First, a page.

Accounting standard 28 Impairment of Assets – Complete Details
Accounting standard 28 Impairment of Assets. In this article you can find full details for Accounting standard – 28 like applicability, various terms related to Accounting standard – 28, Indicators, what is the treatment of Impairment losses, Download Accounting standard – 28 in PDF, PPT Format etc. Now you can scroll down below and check complete details for Accounting standard 28 Impairment of Assets
Applicability of Accounting standard 28
AS – 28 should be applied in accounting for the impairment o f all assets except the following :
- Inventories (As – 2)
- Assets arising from construction contracts (AS – 7)
- Financial assets including investments that are covered by AS – 13.
- Deferred tax assets. (AS – 22).
Terms to be known
- It is the higher of an asset’s net selling price and its value in use.
- Value in use means the present value of estimated future cash flows.
2.Carrying amount :
Carrying amount means the book value of an asset after depreciation and after any revaluation which is carried by an enterprise in its balance sheet.
3.Impairment loss :
An impairment loss is the amount by which the carrying amount of an asset exceeds its recoverable amount.
4.Cash generating units :
A cash generating unit is the smallest identifiable group of assets that generates cash inflows from continuing use that are largely independent of the cash inflows from other assets or groups of assets.
Taxation point of view
1.Impairment is not considered for calculation of taxable income
2.But depreciation is considered and this is the major difference between Depreciation and impairment.
- Significant Decline in market value of the asset other than due to natural wear and tear.
- Significant adverse changes that have taken place in the technological, market, economic or legal environment.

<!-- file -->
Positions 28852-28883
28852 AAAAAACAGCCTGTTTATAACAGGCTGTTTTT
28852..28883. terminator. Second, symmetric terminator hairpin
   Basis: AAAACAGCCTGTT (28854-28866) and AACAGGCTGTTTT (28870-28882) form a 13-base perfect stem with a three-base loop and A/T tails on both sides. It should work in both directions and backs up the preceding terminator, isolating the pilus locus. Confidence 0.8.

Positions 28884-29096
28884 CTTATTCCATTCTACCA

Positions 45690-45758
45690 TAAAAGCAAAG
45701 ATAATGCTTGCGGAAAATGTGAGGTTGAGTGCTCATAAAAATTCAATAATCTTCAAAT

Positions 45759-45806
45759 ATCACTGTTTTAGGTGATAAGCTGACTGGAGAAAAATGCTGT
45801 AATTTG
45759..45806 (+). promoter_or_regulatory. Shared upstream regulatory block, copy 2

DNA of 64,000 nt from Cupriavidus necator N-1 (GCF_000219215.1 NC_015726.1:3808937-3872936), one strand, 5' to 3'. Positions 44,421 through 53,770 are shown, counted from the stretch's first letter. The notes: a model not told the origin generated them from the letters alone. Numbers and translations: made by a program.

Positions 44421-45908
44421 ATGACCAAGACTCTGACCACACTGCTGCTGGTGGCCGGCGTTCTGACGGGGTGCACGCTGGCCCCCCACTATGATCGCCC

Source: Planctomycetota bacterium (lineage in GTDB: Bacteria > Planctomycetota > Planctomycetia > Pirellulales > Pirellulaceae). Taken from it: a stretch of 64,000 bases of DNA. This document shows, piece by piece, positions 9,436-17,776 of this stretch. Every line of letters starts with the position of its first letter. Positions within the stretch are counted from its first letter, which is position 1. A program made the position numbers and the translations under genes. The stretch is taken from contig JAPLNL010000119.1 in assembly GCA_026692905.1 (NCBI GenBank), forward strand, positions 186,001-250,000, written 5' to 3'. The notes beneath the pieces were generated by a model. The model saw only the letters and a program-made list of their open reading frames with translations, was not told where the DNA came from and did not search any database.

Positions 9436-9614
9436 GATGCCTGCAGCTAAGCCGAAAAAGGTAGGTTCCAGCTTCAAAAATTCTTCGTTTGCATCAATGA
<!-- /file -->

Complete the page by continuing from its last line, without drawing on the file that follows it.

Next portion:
- Increase in interest rates on investments which would increase discounting rates which affect the value in use of assets.
- Carrying amount of net assets is more than the market capitalisation of the entity.
1.Significant internal developments have happened affecting the value of the asset, eg., plans to restructure, because of what some assets become useless.
2. Technological and physical obsolescence.
3.internal evidence suggests that economic performance of the asset is worse than expected.
Treatment of impairment loss :
- Assets not revalued – profit&loss a/c
- Assets revalued-recognised against revaluation reserve
- Related deferred tax asset / liability determined.
Top down approach and bottom up approach :
1.Bottom up approach:
If the assets are not capable of being individually identified of impairment at their level then in such case, identify the Cash generating unit to which this asset belong. After identifying compare the recoverable value of whole unit with the carrying value of this particular asset and then decide on its impairment.
2.Top down approach :
As per this we are required to test the assets with indefinite lives at the lowest level of the cash generating unit level under which it is and not at the level of whole company or department.
Reversal of impairment loss :
- An impairment loss recognised earlier may be reversed if there are any indicators as given below :
- Assets market value has increased
- Significant changes have occurred that favourably affect the asset’s value.
- Market interest rates have come down.
- Significant favourable changes have taken place within the entity which are indicating that asset may be in good use.
- Internal evidence indicates that the asset may perform better than expected.
- Amount of impairment loss recognised in statement of profit and loss
- Reversal of impairment recognised in P/L statement
- Impairment loss taken directly to revaluation reserves.
- Reversal of impairment taken to revaluation.
In case of significant impairment or reversal, enterprise should disclose Events and circumstances because of which it happened.
- Individual assets –nature of the assets
- Cash generating units.
Whether recoverable amount is net selling price or value in use and the discount rate used to get the present value of future cash flows that will be arriving since its disposal.